New disciples, especially in new churches, learning to obey Jesus’ commandment to give generously, want to do so and will ask for teaching on how to give wisely. As you prepare lessons for them, consider guidelines like the following.
1. God owns everything, and we are His stewards. 1 Chronicles 29:11
David said it best: “Yours, O LORD, is the greatness, the power, the glory, the majesty and the splendor, for everything in heaven and earth is yours.” God owns all things, and we believers are to be faithful stewards of what He entrusts to us. Jesus illustrated this with a parable:
A man, before taking a long trip, entrusted his possessions to three servants: five talents (very valuable coins) to one, two to another, and one to a third. Upon returning, the servants gave their accounts; the one who had five had gained another five for his master; the man who had two also doubled his, but the man with only one coin was afraid of his master and foolishly buried the coin in the ground. The master praised the first two and gave them much larger responsibilities, but said to the third, “You wicked, lazy servant… you ought to have put my money in the bank, and on my return, I would have received it back with interest. So take the talent from him, and give it to the one with the ten talents… To everyone who has, more shall be given… but from the one who does not have, even what he does have shall be taken away” (Matt. 15:14-30).
2. “Let no debt remain outstanding.” Romans 13:8
Debts make one a slave to his debtors. It is hard to focus on God’s work when fretting about how to pay one’s debts. Christians sometimes borrow unwisely to buy what they don’t need; this destroys happiness and causes severe strain between husbands and wives. No one can be a good steward of God’s property when in debt, because one owes something to others besides God. Debt twists one’s thinking about what one earns and owns, and life becomes tiresome. Pause now and make realistic plans to stay out of debt.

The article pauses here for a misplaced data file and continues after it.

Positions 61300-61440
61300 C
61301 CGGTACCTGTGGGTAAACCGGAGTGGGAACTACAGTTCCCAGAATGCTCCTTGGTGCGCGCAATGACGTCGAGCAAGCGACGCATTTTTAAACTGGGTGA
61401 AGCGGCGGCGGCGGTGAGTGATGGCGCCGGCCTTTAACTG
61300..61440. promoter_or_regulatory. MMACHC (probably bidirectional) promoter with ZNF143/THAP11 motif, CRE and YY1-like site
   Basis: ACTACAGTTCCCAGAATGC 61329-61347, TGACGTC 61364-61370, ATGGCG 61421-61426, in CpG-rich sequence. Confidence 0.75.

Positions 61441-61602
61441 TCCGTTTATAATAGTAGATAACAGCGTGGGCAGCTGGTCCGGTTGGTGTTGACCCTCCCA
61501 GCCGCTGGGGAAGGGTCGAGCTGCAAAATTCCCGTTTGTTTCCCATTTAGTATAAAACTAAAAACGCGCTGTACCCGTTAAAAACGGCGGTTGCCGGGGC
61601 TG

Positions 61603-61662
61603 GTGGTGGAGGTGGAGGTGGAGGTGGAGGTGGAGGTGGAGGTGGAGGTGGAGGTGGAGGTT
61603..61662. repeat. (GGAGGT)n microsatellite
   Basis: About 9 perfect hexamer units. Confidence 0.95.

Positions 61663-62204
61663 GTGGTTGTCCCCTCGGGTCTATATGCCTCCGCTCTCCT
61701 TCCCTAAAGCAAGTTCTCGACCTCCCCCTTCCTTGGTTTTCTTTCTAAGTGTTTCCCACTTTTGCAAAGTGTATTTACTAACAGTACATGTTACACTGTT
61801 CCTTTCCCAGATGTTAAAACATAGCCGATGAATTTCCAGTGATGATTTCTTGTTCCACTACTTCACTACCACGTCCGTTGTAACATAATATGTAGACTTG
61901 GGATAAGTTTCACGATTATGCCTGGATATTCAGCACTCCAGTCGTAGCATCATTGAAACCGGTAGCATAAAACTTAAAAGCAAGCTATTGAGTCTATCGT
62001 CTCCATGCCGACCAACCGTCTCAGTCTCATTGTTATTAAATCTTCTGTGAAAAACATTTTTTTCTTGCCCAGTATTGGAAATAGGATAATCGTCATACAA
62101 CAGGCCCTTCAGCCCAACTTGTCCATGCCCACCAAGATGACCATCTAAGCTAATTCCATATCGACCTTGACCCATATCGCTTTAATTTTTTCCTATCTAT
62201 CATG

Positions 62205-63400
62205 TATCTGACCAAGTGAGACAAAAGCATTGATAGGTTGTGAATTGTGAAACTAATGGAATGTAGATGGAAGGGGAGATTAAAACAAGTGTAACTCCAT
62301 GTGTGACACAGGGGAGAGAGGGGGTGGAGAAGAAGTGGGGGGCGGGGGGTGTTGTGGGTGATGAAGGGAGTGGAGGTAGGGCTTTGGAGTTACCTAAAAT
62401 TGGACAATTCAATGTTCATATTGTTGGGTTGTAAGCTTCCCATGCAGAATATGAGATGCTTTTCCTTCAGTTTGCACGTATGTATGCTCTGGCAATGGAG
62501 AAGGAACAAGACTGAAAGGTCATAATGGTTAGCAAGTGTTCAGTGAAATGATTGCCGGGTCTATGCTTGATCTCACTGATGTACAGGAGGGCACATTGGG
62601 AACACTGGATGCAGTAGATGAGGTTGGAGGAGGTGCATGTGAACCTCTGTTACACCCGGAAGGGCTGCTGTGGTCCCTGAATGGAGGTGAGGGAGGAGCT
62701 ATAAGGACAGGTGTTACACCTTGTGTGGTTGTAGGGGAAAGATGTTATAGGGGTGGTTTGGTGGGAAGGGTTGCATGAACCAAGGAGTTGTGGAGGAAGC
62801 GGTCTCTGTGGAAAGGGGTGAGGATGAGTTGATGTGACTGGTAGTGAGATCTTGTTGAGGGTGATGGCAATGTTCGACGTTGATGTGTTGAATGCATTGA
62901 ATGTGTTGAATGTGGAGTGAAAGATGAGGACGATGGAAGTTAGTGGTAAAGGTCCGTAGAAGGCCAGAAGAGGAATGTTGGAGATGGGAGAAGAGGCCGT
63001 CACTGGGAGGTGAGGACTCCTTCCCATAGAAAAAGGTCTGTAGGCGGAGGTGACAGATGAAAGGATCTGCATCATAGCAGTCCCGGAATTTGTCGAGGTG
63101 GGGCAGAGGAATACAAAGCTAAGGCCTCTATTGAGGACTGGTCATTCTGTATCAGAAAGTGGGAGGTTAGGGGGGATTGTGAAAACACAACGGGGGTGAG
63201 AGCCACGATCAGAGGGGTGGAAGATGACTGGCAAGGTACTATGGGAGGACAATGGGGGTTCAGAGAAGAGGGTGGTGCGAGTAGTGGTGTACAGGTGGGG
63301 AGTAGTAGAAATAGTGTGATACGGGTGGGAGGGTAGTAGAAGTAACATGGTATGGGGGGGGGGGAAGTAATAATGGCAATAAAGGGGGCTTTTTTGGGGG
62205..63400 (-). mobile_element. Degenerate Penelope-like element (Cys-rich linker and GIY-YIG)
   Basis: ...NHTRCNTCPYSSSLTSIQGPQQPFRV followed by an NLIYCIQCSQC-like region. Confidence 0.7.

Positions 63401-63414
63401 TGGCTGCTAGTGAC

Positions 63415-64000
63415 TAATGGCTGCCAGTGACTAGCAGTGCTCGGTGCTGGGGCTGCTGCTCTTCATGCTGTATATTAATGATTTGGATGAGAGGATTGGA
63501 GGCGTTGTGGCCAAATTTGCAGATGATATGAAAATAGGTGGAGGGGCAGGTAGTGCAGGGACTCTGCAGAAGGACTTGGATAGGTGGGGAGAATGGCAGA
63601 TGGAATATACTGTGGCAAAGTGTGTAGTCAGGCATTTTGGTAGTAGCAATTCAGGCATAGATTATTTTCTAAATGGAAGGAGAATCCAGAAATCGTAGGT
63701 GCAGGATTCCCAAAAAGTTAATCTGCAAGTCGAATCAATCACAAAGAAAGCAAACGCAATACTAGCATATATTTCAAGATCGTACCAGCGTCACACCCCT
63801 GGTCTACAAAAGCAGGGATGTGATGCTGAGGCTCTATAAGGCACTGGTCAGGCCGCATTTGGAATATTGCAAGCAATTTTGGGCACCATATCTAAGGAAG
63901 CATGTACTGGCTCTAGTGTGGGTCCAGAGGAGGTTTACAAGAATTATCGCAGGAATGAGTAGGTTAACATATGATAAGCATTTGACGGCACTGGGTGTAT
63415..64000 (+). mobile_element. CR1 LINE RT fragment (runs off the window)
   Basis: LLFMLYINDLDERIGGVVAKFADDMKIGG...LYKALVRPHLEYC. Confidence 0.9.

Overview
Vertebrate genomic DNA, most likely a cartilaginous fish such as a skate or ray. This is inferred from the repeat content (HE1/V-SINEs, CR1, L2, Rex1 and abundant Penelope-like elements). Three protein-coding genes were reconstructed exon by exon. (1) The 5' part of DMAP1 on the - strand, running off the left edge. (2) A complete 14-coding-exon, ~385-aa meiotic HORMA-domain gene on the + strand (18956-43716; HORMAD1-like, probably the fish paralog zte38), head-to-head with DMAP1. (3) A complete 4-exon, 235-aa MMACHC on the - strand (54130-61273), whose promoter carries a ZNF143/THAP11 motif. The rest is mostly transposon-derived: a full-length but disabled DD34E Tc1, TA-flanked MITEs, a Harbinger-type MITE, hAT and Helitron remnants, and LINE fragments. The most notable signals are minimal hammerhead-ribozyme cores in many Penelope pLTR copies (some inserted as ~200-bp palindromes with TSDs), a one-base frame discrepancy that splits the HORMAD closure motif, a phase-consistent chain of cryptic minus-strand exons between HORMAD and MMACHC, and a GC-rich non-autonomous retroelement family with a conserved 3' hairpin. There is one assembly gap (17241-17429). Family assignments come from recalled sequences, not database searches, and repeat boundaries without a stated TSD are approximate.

3. Be content with what You Have. Philippians 4:11-13
Being content with what we have helps us enjoy life. Much misery grows out of coveting more wealth. Most wealthy folk yearn for more and more, never satisfied. Their craving becomes painful. The rich commit suicide more often than the poor. God wants us to be happy with what we have and to enjoy it. This relieves pressure and brings peace to our hearts and homes. Some Christian workers fall into the trap of serving to earn money rather than to show their love. Peter warned shepherding elders against this in 1 Peter 5:1-4.
4. Invest in your eternal future. Matthew 19:21
Jesus said to lay up treasures in heaven. Churches have received large donations when a member has tithed lottery winnings; in every case, the devastating result was that others stopped giving as they should. Some pastors worry about urging people to tithe without appearing to fuss too much over money. The New Testament does not require tithing; that was in the Old Testament Law. New Testament passages that deal with how much to give do not even mention tithing, Nevertheless, tithing does have a biblical basis and a Christian is free to make tithing his standard for giving; God normally blesses those who do.
Fundraisers often shame believers into giving more, making them feel stingy and guilty if they don’t give then and there, embarrassing them publicly and threatening them with being unspiritual and disobedient to God’s law if they don’t tithe. The New Testament approves none of these ploys. To motivate people to give, Jesus only promised rewards in heaven; when He taught how much to give, He never recommended the tithe.
Paul, in 1 Corinthians 9 and 2 Corinthians 9, urged believers to give what they can give willingly and joyfully. The Old Testament law required tithing to provide for priests and Levites that served in the temple and governed. Some Evangelical wrongly teach that believers are not under the law but under grace – except for the law of tithing!
Believers give generously without having to scold, push or nag them when they love their congregation, their leaders and God, and know that their donations are used to bring sinners to Christ, spread His Kingdom, and meet dire needs.